The United Nations in South Sudan yesterday condemned unequivocally reports of widespread sexual violence, including rape and gang rape, of women and young girls, by soldiers and unidentified armed men, stressing that such acts constitute grave violations of international human rights law and may be regarded as war crimes and crimes against humanity.
“These incidents have been reported from a number of locations, including areas in the vicinity of the Protection of Civilians (PoC) sites near UN House, and also in other neighborhoods of Juba,” said the UN Mission in South Sudan (UNMISS) in a press statement.
Since the fighting erupted in the capital, Juba, on 8 July, the UN has continued to receive reports of this kind of inhumane behavior, despite calls to all parties for its cessation. Deadly clashes between rival factions loyal to President Salva Kiir and First Vice-President Riek Machar have sent thousands of civilians fleeing city. UNMISS compounds and civilian protection sites have been attacked.
Protection of civilians – including the most vulnerable – remains the core priority of UNMISS, the Mission underscored.
“Currently, UNMISS is engaged in the active protection of approximately 200,000 civilians in various locations throughout the country,” the statement continued. “During and immediately following the conflict, the Mission’s uniformed personnel in Juba were committed to providing security for the PoC sites and other UN facilities citywide.”
To improve the security of vulnerable communities and groups, such as women and children residing in the UNMISS PoC sites the Mission has intensified its patrols in and around the protection sites along with in the wider Juba city area.
“As an enhanced protection measure, UNMISS is working with community leaders and protection partners to coordinate peacekeeper escorts of women and young girls leaving protection sites to collect food and non-food items at scheduled times of the day,” UNMISS elaborated in the statement.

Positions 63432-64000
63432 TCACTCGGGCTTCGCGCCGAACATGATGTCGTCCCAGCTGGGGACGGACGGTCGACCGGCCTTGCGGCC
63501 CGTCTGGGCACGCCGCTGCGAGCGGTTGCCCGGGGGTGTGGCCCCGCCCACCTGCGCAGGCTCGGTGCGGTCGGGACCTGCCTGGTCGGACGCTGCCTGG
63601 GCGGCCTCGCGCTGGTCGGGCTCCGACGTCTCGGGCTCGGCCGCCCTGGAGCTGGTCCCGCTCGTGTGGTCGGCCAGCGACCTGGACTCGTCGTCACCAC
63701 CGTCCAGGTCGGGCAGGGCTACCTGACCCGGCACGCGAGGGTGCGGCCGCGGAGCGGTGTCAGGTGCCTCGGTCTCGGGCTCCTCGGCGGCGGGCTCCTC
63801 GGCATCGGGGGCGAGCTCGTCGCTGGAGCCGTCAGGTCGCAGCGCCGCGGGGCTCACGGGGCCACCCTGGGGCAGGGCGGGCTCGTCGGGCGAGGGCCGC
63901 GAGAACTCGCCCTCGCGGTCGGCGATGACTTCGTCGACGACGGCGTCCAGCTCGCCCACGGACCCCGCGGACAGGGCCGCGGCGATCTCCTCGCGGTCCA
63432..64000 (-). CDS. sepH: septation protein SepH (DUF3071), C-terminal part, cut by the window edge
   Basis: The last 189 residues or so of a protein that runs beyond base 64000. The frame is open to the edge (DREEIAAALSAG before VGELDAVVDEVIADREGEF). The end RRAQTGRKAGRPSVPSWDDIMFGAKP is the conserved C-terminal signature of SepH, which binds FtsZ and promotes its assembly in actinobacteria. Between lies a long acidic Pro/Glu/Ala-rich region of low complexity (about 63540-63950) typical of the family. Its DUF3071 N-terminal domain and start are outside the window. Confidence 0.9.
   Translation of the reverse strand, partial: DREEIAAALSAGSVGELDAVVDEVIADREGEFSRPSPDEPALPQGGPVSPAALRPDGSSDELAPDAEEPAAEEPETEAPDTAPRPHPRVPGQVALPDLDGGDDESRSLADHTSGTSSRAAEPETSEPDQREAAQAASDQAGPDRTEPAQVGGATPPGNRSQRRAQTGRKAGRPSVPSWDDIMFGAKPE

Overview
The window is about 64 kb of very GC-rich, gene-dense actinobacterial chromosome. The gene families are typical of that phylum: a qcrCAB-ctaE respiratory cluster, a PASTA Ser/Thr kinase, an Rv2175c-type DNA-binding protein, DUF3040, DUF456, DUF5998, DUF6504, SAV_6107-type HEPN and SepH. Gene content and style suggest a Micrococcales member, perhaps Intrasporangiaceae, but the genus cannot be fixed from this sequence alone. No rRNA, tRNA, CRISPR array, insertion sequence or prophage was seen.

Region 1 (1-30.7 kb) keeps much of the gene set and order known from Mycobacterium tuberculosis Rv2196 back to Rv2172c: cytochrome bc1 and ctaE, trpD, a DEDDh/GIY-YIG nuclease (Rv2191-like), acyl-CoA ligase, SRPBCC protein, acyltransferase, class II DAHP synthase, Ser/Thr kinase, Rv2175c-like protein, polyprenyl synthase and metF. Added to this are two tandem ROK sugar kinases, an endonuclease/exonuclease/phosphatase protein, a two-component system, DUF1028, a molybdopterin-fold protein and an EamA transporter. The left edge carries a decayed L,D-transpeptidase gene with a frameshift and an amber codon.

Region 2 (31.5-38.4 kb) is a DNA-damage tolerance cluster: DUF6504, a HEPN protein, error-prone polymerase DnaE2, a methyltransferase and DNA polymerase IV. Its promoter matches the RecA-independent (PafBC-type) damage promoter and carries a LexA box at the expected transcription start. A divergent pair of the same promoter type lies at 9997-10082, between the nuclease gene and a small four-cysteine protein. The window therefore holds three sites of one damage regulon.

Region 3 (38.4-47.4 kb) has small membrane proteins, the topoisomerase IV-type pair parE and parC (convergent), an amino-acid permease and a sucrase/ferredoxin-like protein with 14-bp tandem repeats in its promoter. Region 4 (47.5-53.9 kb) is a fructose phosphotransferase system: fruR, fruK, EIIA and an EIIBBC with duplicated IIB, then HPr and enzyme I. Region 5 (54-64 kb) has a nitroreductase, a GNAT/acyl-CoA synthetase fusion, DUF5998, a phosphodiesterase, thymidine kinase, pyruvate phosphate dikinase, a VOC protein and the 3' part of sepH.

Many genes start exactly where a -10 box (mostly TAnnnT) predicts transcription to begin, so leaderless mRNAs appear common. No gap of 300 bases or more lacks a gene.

On media allegations that UNMISS peacekeepers did not do enough to protect the victims, the statement continued “The UN takes very seriously the allegations that peacekeepers may not have rendered aid to civilians in distress. The UNMISS Force Headquarters is looking into the specific allegations, in line with its established protocols.”
UNMISS reinforced its message to all peacekeepers that should incidents of abuse be committed in their areas of security responsibility, “they have an individual and joint duty to act, to prevent harm to innocent civilians.”
Within its limited resources, UNMISS does its best to fulfill its mandate to protect civilians threatened across the country – despite severe restrictions on its movements, the Mission stressed.
The UN mission also urged the country’s security leadership to protect its civilians and ensure accountability for any crimes committed by its own forces.
“UNMISS notes the commitment given by military leadership to bring alleged perpetrators to account for their actions and it will continue its engagement to see that these commitments are upheld,” the statement said.
Meanwhile, UNMISS Human Rights and Women Protection Advisers continued to document human rights violations, noting more than 100 separate cases of sexual violence and rape against unarmed innocent civilians – including gang rapes and sexual abuse of minors since the July conflict outbreak.
When completed, these reports will be forwarded for follow-up action to the UN Secretary-General, the Office of the UN High Commissioner for Human Rights (OHCHR) and the Office of the Special Representative of the Secretary-General on Sexual Violence in Conflict.
UNMISS again called on all parties to take personal responsibility for the immediate sanctioning of the men – in and out of uniform – who were responsible for the unspeakable violence against civilians, and continued to closely monitor that steps are being taken to stop the heinous acts of inhumanity and bring the perpetrators to justice.
UNMISS reported that as the lead UN agency on sexual and gender-based violence, the UN Population Fund (UNFPA) is coordinating the response to ongoing sexual violence – reporting that the PoC referral system and clinical management of rape services were in place and that UNFPA provided post-rape kits and an additional 7100 ‘dignity kits’ for distribution among the most vulnerable women and girls. For uninterrupted delivery of services, training sessions on clinical management of rape continues as well.
This post was originally published in UN News Centre. Click here to read.